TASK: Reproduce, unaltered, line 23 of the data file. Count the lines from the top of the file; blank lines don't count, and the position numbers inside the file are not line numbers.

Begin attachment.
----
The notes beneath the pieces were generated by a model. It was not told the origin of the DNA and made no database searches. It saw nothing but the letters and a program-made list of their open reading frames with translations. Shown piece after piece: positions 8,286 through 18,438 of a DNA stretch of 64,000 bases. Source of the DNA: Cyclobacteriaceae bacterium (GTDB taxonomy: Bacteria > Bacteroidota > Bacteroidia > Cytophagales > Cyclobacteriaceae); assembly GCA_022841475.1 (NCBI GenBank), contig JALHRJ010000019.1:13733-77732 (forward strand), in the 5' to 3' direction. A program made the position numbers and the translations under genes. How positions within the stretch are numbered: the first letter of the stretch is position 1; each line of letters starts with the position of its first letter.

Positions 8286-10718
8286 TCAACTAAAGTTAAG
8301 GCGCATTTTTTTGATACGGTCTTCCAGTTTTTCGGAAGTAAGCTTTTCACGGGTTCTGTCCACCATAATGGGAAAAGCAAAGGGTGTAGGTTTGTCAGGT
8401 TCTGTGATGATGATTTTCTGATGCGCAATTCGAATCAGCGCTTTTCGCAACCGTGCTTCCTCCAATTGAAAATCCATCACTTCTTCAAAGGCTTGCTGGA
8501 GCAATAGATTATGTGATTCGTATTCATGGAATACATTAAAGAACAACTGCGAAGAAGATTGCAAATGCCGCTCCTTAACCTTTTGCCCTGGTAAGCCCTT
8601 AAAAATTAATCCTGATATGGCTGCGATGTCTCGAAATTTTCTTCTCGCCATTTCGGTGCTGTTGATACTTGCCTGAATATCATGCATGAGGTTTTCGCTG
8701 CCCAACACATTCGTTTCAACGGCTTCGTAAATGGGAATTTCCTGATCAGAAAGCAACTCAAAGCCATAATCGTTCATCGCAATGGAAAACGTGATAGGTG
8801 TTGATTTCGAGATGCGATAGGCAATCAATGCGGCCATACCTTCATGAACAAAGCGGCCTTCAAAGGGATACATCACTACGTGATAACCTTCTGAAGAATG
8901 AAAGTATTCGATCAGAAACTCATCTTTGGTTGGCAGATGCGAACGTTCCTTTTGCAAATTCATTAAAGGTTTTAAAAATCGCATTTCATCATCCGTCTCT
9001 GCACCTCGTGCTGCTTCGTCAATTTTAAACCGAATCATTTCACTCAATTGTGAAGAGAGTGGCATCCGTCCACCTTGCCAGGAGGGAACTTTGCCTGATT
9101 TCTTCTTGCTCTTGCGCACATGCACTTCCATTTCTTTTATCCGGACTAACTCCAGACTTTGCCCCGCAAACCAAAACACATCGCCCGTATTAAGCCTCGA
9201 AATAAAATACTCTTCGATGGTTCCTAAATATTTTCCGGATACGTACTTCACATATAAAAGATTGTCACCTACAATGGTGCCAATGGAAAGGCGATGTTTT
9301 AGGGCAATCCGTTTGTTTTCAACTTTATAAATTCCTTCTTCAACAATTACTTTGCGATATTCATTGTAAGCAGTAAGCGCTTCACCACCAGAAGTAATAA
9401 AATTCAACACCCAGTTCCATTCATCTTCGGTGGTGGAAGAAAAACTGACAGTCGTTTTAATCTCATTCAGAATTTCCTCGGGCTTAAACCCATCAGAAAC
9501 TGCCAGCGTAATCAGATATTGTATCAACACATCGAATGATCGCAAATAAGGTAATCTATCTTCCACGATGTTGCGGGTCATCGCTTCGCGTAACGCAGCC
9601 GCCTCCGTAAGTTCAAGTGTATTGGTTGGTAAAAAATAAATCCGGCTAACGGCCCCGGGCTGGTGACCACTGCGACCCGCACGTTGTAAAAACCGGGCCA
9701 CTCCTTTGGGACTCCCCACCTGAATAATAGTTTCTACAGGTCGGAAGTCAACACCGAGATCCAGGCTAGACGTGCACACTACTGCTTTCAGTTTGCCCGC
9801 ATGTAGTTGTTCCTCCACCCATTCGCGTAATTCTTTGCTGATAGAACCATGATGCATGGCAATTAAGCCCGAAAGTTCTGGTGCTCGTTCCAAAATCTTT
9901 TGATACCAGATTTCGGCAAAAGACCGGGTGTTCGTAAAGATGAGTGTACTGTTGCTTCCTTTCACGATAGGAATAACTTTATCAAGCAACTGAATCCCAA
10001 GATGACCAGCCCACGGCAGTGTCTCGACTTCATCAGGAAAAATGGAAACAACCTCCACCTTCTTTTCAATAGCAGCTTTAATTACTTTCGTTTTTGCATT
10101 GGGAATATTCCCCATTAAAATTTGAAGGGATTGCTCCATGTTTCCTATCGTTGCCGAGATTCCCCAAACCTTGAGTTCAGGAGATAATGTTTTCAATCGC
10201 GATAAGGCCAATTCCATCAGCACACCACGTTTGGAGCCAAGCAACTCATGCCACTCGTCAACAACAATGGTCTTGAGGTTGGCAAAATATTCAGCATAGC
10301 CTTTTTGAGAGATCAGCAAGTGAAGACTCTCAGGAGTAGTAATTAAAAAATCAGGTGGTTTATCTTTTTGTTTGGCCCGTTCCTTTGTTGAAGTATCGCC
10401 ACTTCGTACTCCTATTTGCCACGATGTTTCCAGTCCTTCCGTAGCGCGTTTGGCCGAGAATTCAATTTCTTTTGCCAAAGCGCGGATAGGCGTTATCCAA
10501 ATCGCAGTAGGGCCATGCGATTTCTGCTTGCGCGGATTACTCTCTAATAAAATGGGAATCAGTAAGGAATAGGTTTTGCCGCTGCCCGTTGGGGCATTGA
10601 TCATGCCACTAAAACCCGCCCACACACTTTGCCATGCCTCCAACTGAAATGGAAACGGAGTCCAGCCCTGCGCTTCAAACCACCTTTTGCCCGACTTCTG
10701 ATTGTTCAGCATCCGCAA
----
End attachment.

10201 GATAAGGCCAATTCCATCAGCACACCACGTTTGGAGCCAAGCAACTCATGCCACTCGTCAACAACAATGGTCTTGAGGTTGGCAAAATATTCAGCATAGC